Despite its ambitious intentions, Roland Joffe's treatise on sin and redemption in the South American rain forest falls well short of epic proportions, the main problem being a script (penned by David Lean collaborator Robert Bolt) that fails to rouse any strong emotions. The film is beautifully photographed, though. While its picture clarity is on the soft side, Argentina's lush greenery and awe-inspiring waterfalls are pleasing to the eye in this 1.85:1 anamorphic transfer. The audio is sufficiently powerful, whether the newly mastered Dolby Digital 5.1 soundtrack delivers the rush of cascading water, the whiz of arrows, or Ennio Morricone's simultaneously mournful and hopeful score.
An hour-long documentary on disc two delves into the true story of the Guarani tribe, the lifestyle of the real tribe that portrays them, and the logistical challenges of shooting in an unforgiving environment. The documentary is executed in a National Geographic-like style that may not appeal to viewers who were weaned on HBO First Look programs. Much more engaging is Joffe's commentary track, which covers virtually every aspect of production, story elements, and the impact of religion on an isolated culture. For a two-disc set, the pickings are kind of slim.
The Mission on DVD will most likely appeal to people who liked the film when it was released in 1986, historical-drama buffs, and Robert De Niro fans who want to revisit the actor's stretch as a slave-trader-turned-Jesuit-missionary.—Gary Frisch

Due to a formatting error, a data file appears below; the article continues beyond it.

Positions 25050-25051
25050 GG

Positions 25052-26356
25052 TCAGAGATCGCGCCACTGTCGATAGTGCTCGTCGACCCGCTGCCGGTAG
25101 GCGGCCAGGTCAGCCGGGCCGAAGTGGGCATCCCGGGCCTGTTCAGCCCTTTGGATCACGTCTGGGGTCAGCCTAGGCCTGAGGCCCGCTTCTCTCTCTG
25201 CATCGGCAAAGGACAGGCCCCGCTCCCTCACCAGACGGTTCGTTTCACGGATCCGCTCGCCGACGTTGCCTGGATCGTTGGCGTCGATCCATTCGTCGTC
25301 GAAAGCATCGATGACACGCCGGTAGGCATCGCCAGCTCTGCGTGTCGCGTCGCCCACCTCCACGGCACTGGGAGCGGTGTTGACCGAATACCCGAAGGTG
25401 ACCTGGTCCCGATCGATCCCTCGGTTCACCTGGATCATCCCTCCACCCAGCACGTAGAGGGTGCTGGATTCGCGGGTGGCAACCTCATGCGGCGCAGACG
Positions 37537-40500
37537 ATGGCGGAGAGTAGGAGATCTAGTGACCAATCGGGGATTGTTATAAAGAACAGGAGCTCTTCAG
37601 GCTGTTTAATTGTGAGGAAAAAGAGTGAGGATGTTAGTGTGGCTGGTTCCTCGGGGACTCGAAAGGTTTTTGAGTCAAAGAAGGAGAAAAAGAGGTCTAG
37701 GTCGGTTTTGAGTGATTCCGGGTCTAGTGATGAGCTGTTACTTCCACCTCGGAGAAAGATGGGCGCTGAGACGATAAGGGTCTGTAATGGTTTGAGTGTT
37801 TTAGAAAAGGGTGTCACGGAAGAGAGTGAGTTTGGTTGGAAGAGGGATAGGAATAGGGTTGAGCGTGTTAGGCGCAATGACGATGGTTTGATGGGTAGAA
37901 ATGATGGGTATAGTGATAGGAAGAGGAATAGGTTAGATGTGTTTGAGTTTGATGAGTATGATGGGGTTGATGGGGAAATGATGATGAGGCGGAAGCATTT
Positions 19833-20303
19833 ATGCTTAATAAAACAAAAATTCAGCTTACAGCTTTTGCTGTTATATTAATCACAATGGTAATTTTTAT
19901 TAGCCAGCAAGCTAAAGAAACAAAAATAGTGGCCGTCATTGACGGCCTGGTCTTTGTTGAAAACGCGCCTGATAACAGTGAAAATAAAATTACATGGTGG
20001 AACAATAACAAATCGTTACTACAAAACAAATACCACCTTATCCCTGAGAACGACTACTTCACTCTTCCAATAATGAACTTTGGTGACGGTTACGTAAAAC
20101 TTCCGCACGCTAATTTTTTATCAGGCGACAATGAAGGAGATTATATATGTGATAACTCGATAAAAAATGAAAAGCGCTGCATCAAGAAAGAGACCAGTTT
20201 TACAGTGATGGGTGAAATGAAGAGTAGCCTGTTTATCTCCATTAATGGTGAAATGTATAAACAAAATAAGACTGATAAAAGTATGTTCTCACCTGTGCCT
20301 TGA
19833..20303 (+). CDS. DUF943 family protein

DVD: Treasure Island—Buena Vista (Web Exclusive)
It was fascinating to bring home this 1950 Disney release (Walt's first live-action feature) just weeks after Treasure Planet arrived. Would the old-school classic be as popular with the kids as its 21st-century descendant? Based on the "let's see it again, daddy" scale, it held up pretty well. My kids could relate to Bobby Driscoll as a real Jim Hawkins. And let's face it, this movie has the greatest pirate of all time: Robert Newton's Long John Silver, complete with gravely "aaarrrrh, matey" voice and requisite shoulder-riding parrot.
It's too bad that Buena Vista gave this fun film such a skimpy DVD treatment. There are no extras except for a handful of previews. Disney did such a good job of explaining pirate lore on the Treasure Planet disc that I hoped at least a little of that would spill over here. Nope. Not even an original trailer.
For those late-boomers like me who originally saw this film on a little black-and-white TV, the colorful 1.33:1 transfer is beautiful, with only a few grainy spots and just a little color-shifting. The studio claims to have remastered the sound in Dolby Digital 5.1, but I heard not a peep out of the surround speakers, even when the good ship Hispaniola's cannons boomed. The sound's not bad; it's just flat. Sort of like the disc.—Drew Hardin